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London house prices are falling by £71 a day

Slowing market has implications for homeowners and buyers

House prices in London are falling by £71 a day, as the property market in Britain’s priciest city continues to slow down. 

That’s according to new data from the property portal Zoopla, which claims that across Britain, values increased by £11 a day in the first half of the year.

Here, we explain the implications of falling prices for homeowners and buyers in the capital.


West Midlands enjoys price boost as London falters

New research by Zoopla claims that house prices in Britain increased by an average of £2,046 in the first half of 2019, the equivalent of £11 a day.

The West Midlands was Britain’s best performing region, with houses rising in value by £6,695 (£37 a day).

Next in line was the South East of England, which saw increases of £6,463 (£35 a day). Rising prices in the south east could reflect increased demand, as people working in London look further afield for better value when buying a home.

At the other end of the scale, houses in London fell in value by £13,035 (£71 a day), while properties in Scotland recorded losses of £3,768 (£21 a day).

Region Change in value: Jan-June Change per day (£)
West Midlands £6,695 £37
South East £6,463 £35
North West £3,731 £20
Wales £3,300 £18
Yorkshire & Humber £2,263 £12
East of England £2,116 £12
East Midlands £1,825 £10
North East £1,275 £7
South West £832 £5
Scotland -£3,768 -£21
London -£13,035 -£71

London price drops: best and worst areas

In a year dominated by Brexit uncertainty, fewer people have been buying and selling property.

And it’s perhaps no surprise that Britain’s most expensive property market is feeling the effect most keenly.

Not all areas in London are getting cheaper, however. Like elsewhere in the country, house prices can vary by suburb, postcode or even from street to street.

Zoopla’s research shows several areas of West London bucking the trend and enjoying significant price rises, as shown below.

Biggest price increases in London

Area Change in value: Jan-June Change per day (£)
Notting Hill (W11) £25,888 £144
Paddington/Bayswater (W2) £17,403 £95
Shepherds Bush (W12) £16,594 £91

The biggest drops recorded so far this year have been in the affluent areas of Hampstead and Belsize Park, areas that are home to the likes of Sting and Ringo Starr.

There’s bad news too for football hero Gary Lineker, as his properties in Barnes in South West London fell in value by £91 a day.

Biggest price drops in London

Area Change in value: Jan-June Change per day (£)
Hampstead/Belsize Park (NW3) -£32,808 -£179
Barnes (SW13) -£15,578 -£91
South Woodford (E18) -£15,136 -£83

Why are prices falling in London?

Zoopla’s data paints a concerning picture for homeowners in London, but it’s important to put this in a wider context.

Land Registry data shows that in the last five years, the average house price in London has risen from around £383,000 to £457,000 – an increase of 19%. The modest fall in values recorded this year, equivalent to just 1.94%, is therefore hardly a genuine reason to panic.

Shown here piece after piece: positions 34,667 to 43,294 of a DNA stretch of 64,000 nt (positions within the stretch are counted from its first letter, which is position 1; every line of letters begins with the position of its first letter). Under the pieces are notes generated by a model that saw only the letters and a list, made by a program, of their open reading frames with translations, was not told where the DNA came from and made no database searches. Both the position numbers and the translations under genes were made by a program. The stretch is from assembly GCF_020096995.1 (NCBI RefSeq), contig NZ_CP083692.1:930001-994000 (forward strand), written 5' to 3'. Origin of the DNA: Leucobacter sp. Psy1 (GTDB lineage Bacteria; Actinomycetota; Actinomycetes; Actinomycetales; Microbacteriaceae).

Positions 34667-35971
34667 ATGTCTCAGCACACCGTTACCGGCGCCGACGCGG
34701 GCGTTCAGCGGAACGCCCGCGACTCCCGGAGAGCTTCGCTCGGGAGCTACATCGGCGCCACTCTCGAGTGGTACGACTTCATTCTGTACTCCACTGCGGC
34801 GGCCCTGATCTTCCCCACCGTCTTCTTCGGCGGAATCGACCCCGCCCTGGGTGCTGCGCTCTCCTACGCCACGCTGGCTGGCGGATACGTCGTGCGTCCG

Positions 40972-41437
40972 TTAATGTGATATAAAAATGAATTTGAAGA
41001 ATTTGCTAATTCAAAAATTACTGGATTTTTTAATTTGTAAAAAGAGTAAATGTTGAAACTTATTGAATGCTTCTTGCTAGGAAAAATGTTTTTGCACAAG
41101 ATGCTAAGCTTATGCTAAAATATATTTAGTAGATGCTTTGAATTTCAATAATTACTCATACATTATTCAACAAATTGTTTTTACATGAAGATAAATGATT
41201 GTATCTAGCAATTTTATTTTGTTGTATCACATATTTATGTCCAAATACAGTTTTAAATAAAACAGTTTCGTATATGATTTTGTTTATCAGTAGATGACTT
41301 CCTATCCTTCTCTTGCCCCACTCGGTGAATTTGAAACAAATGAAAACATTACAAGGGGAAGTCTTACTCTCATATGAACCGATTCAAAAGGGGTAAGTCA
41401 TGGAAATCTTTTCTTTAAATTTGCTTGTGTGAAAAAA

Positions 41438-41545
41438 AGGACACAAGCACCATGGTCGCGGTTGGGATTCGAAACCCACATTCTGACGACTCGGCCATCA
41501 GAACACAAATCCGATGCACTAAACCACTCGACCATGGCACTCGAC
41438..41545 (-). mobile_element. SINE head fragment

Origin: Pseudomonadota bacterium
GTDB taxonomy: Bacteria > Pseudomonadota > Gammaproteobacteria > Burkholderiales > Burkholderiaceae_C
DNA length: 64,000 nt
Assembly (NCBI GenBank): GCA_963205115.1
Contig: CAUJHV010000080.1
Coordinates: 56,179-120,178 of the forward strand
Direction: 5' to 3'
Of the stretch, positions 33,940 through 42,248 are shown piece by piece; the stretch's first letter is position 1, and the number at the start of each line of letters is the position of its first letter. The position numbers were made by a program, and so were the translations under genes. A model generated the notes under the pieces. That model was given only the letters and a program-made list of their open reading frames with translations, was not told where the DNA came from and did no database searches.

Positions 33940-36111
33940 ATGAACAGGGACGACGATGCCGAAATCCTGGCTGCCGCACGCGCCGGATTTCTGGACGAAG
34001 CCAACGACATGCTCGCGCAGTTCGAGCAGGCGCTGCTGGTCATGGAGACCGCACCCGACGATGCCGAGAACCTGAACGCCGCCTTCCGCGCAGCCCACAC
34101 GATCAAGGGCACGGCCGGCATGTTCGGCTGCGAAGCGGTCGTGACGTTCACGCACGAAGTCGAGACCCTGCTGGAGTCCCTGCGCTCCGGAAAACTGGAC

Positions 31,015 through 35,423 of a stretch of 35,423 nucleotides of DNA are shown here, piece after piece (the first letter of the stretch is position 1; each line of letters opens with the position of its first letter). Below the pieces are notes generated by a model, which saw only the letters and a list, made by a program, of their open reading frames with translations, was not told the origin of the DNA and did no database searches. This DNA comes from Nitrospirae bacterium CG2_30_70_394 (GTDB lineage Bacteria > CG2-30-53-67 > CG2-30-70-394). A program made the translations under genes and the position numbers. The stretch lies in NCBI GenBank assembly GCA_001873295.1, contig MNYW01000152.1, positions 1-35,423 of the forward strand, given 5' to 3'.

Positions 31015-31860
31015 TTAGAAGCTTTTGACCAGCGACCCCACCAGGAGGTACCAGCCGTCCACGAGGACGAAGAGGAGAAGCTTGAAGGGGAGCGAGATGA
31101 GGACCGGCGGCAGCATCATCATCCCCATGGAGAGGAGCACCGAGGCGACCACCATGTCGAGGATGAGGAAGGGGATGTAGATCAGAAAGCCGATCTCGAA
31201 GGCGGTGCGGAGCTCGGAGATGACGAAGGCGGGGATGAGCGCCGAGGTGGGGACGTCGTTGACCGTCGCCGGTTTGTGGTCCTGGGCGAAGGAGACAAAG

Property markets have peaks and troughs, and periods of economic uncertainty (such as referendums and general elections) can result in fewer people moving, meaning house prices are more likely to rise and fall sharply in certain areas.

The key message is that it’s best not to get too hung up on monthly house price indices, as it may well be that in a year’s time the market will be significantly different.

Are London’s commuter towns flourishing?

Zoopla’s data paints a mixed picture for some of London’s more popular and affluent commuter towns.

You might think that prices dropping in London mean they’ll be soaring outside of the city, but that’s only partly the case.

The towns with the three biggest price increases in Zoopla’s report – Berkhamsted, Reigate and Epping – are all popular commuter areas.

If you’re hoping to bag a bargain in the leafy suburbs, you might have missed the boat. Zoopla’s data shows properties in Berkhamsted gained £33,875 in value in the first half of the year – that’s £185 a day.

But with the Berkhamsted boom comes the Surrey slump. The two worst performing towns for growth in the whole of the UK were Leatherhead and Weybridge. House prices in these popular areas fell by around £16,000, or £89 a day.

Where should you buy a home?

If you’re working in London and are considering getting on to the property ladder, you’ll need to look far and wide for the best value. However, that doesn’t necessarily mean leaving the capital entirely.

Let’s take a look at your options.

Buying a home in London

The average property price in London (according to the Land Registry) is £457,000, but this number isn’t particularly useful.

That’s because house prices in London vary massively, from below £300,000 in Barking and Dagenham to more than £1.25m in Kensington and Chelsea.

The London Help to Buy scheme allows you to get a loan for 40% of the value of the property from the Government, in addition to your mortgage, albeit with certain restrictions.  This can make parts of the capital more affordable for first time buyers.

Buying a home in a commuter town

As we mentioned earlier, many Londoners are moving away from the capital in search of cheaper property prices.

You will, of course, need to factor in the commuting costs from your town of choice, and consider the quality of public transport services into the city.

Also bear in mind that the Help to Buy scheme outside the capital will only give you a 20% loan.

You can find out the average house prices in some of London’s most popular commuter towns below.

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